Photo: Matthew Kassel/Business Insider
There’s a small patch of black on the celestial ceiling of the main concourse in Grand Central Terminal that you might not notice unless you’re looking for it. It was left there to show how dirty the ceiling used to be—stained through the years by smoke and dust and tar—before a restoration was completed in 1998.
Ted Pryor, head chef at Michael Jordan’s: The Steak House, pointed it out to me on a recent visit to the restaurant, which is situated across the way from Cipriani Dolci on a corner balcony of the concourse, directly below the patch itself.
Michael Jordan’s was the first of many restaurants to move into this majestic space in ’98.
“We try to live up to the room, basically,” Pryor, 42, said over lunch (disclosure: it was on the house) right after the arrival of spring. Natural light filled the area as commuters and tourists hurried through: a surprisingly soothing and intimate environment for a meal.
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Pryor has been working at Michael Jordan’s for 14 months and told me he is mostly French-trained. He previously worked at the John Street space of Brasserie Les Halles, the French steakhouse whose Park Avenue location employs Anthony Bourdain as its chef at large. (Pryor knows Bourdain, in passing, and said “he’s just as he seems.”)
As a child, he would take the train with his father from Westchester, where he grew up, into Grand Central to eat at The Palm. He loves the terminal and its history (it will turn 100 next year) but added that “it was really a dump” before renovations.
He started me off with a crab cake made of Indonesian lump crab and covered on the top and bottom with a buttery slice of brioche that added a necessary crunch. It was joined by a celery root remoulade, creamy with a hint of mustard.
Pryor said he’s tweaked the menu since coming on board, but emphasised that there are certain parameters that steakhouses stay within: having a sirloin or a double porterhouse on the menu, for example. And the fare at Michael Jordan’s is supposed to reflect the tastes of the basketball star who founded it (these days, its owners licence his name).
In her review of the restaurant when it opened 14 years ago, Ruth Reichl, then the Times food critic, wrote that Jordan and his partners, Penny and Peter Glazier, “have invented a new kind of celebrity restaurant.” She described the menu as “a straightforward document offering serious food that is a far cry from what you find at the All-Star Cafe or Mickey Mantle’s.”
“It’s kind of unfortunate,” Pryor said when I told him that I had originally associated the steakhouse with the likes of bad celebrity restaurants. “I like to think we’re surprisingly good to most people; they think they’re coming into a touristy spot, in a train station, and we’re a real, actual, functioning good restaurant.”
Jordan still comes into the restaurant, Pryor said, but he’s not involved with the day-to-day menu. They have never met: “I’m a Knicks fan, you know. He’s broken my heart many times.”
After the crab cake, the waiter brought me a 16-ounce New York strip, accompanied by a side of creamed spinach, salty and piping hot. The steak, which Pryor told me is the kind he usually eats at Michael Jordan’s, was well-charred on the outside, tender and juicy within.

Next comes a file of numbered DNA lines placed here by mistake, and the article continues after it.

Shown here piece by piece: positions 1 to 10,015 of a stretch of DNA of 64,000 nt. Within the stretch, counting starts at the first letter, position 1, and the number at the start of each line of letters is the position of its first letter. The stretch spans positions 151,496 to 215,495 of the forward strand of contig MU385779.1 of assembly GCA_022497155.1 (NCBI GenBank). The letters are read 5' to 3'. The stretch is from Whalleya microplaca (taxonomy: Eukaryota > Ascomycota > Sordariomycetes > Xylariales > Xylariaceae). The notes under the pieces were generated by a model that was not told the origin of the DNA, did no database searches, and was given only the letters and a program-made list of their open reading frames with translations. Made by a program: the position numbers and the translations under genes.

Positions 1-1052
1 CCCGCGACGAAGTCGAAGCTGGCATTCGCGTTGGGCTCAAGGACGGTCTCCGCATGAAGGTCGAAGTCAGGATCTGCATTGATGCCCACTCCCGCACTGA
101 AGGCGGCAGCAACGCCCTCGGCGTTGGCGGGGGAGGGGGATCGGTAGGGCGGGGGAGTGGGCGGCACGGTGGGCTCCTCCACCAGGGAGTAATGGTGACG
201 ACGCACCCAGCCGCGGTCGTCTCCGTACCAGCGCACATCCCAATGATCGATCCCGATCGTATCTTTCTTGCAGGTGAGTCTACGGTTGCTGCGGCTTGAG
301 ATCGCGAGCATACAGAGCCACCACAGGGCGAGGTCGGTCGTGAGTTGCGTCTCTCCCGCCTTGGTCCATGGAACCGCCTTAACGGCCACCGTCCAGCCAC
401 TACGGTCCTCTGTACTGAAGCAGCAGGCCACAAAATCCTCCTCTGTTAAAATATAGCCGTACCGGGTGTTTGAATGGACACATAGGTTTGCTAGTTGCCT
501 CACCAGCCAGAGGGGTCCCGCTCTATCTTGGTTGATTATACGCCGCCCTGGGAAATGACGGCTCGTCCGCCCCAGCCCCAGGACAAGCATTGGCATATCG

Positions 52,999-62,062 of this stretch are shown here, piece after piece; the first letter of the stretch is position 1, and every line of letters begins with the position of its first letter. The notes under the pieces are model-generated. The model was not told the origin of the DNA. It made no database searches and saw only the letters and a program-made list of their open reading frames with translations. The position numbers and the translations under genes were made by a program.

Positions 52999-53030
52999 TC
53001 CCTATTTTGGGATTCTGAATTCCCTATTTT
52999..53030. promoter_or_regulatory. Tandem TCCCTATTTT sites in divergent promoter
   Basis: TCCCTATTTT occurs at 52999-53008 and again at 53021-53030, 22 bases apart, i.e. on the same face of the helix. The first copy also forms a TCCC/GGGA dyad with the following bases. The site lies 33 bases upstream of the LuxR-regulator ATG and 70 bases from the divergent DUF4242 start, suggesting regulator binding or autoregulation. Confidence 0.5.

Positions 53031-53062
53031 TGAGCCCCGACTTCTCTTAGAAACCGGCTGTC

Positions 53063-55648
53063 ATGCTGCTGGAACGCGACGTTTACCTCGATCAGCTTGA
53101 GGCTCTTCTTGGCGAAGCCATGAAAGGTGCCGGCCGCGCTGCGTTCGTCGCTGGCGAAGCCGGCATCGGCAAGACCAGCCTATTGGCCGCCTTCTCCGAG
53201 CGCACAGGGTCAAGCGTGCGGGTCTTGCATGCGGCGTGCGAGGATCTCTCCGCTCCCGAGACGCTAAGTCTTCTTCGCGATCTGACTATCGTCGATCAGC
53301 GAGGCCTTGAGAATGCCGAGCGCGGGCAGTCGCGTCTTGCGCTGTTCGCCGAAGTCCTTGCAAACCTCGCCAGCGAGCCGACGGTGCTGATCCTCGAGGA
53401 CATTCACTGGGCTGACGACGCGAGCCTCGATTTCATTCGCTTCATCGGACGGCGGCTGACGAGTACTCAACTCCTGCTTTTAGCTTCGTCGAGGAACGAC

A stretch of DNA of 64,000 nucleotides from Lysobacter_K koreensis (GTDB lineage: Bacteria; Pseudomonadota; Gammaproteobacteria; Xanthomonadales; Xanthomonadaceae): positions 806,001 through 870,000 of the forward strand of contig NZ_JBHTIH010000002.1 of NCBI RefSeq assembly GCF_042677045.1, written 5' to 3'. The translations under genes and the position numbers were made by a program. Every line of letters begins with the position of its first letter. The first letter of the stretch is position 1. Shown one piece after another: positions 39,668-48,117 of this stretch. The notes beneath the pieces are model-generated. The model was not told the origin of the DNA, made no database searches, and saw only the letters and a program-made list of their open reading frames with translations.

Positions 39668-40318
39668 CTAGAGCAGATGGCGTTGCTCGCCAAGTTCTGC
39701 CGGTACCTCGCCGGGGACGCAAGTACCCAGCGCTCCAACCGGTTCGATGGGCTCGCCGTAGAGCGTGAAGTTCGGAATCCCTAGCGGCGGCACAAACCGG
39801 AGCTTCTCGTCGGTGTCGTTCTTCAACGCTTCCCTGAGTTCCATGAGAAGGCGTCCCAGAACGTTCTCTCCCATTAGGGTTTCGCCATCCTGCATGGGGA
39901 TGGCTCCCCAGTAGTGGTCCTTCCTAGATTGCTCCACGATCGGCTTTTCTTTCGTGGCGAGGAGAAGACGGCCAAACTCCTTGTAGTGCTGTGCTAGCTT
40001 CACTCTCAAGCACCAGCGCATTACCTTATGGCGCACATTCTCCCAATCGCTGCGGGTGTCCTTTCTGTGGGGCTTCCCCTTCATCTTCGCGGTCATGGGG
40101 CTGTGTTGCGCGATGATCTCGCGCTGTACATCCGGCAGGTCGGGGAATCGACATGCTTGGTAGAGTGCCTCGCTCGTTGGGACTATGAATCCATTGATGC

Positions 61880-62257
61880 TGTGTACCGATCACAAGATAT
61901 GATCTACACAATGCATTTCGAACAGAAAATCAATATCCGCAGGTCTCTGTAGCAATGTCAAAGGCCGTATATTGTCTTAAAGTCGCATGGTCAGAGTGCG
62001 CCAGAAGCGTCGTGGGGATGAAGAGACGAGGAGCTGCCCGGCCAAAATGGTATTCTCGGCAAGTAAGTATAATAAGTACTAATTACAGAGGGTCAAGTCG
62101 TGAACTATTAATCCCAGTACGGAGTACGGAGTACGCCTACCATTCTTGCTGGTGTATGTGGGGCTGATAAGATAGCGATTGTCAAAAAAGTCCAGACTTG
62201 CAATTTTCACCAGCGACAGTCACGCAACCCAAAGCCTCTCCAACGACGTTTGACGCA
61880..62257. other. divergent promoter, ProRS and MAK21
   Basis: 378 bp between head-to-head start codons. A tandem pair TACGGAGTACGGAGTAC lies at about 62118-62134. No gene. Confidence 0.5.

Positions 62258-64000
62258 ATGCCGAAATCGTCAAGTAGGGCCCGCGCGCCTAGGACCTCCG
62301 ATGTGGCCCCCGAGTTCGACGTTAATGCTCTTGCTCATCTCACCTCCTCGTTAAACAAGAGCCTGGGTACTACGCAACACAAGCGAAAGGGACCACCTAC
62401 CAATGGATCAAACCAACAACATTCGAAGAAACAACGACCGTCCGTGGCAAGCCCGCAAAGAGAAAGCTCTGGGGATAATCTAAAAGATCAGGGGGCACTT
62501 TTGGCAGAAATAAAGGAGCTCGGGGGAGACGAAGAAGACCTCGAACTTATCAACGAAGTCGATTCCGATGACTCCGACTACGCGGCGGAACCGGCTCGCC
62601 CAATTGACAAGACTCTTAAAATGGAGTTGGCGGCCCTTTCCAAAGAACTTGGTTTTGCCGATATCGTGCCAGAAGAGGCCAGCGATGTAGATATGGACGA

“Basically, it’s right below burnt, is the way we try to do it,” Pryor explained.
The strip steak costs $40, a seemingly fair price for a good steak at a good restaurant in a city where many steakhouses—Porter House New York, Old Homestead, Smith & Wollensky, among others—have passed the $50 threshold.
Business Insider‘s recent survey, which asked readers to name the best steakhouses for Wall Street types in New York, didn’t include Michael Jordan’s. Businessmen occupied the balcony when I ate there, and Pryor said that a variety of commuters and tourists come by for dinner.
For dessert, I had a rich chocolate cake—a hefty steak of a slice—layered with chocolate mousse. (Delicious, but I couldn’t finish it, even with Pryor’s help—a lunch this heavy I rarely have.)
Pryor told me he likes Keens and The Palm (after Michael Jordan’s, of course) and would go more often to Peter Luger, that New York institution, if it weren’t in Brooklyn. He described his fondness for “the six-inch drop,” a practice at that restaurant where the waiter hurriedly drops your plate in front of you from six inches above the table.
“It’s got to rattle when it gets in front of you,” he said. “And in some ways, I miss that gruff New York,” he added. “I like the fact that we’re a nice city and people are nice, but some of the old waiters were—like P.J. Clarke’s, before it got bought out—those waiters and bartenders were almost mean, but we loved them, they’d treat you really badly and you always went back.”
That New York may no longer be, or perhaps it never was, but eating at Michael Jordan’s, on the balcony overlooking the bustling Grand Central concourse, is an experience I am glad to have had. And of course, if you’re feeling nostalgic, you can always look up to the ceiling to find that little patch of black.
Ted Pryor has worked at Michael Jordan's for 14 months and loves the history of the building he works in.
I ate a crispy crab cake, covered on the top and bottom with a thin slice of brioche and joined by a scoop of celery root remoulade.
The fare at Michael Jordan's is supposed to reflect the tastes of the basketball celebrity for whom it is named, but Pryor said that Jordan is not involved with the day-to-day menu.
My steak, medium rare and healthily charred on the outside, was accompanied by piping hot creamed spinach.
Restaurateur Peter Glazier was in that day and along with his wife, Penny, manages Michael Jordan's.
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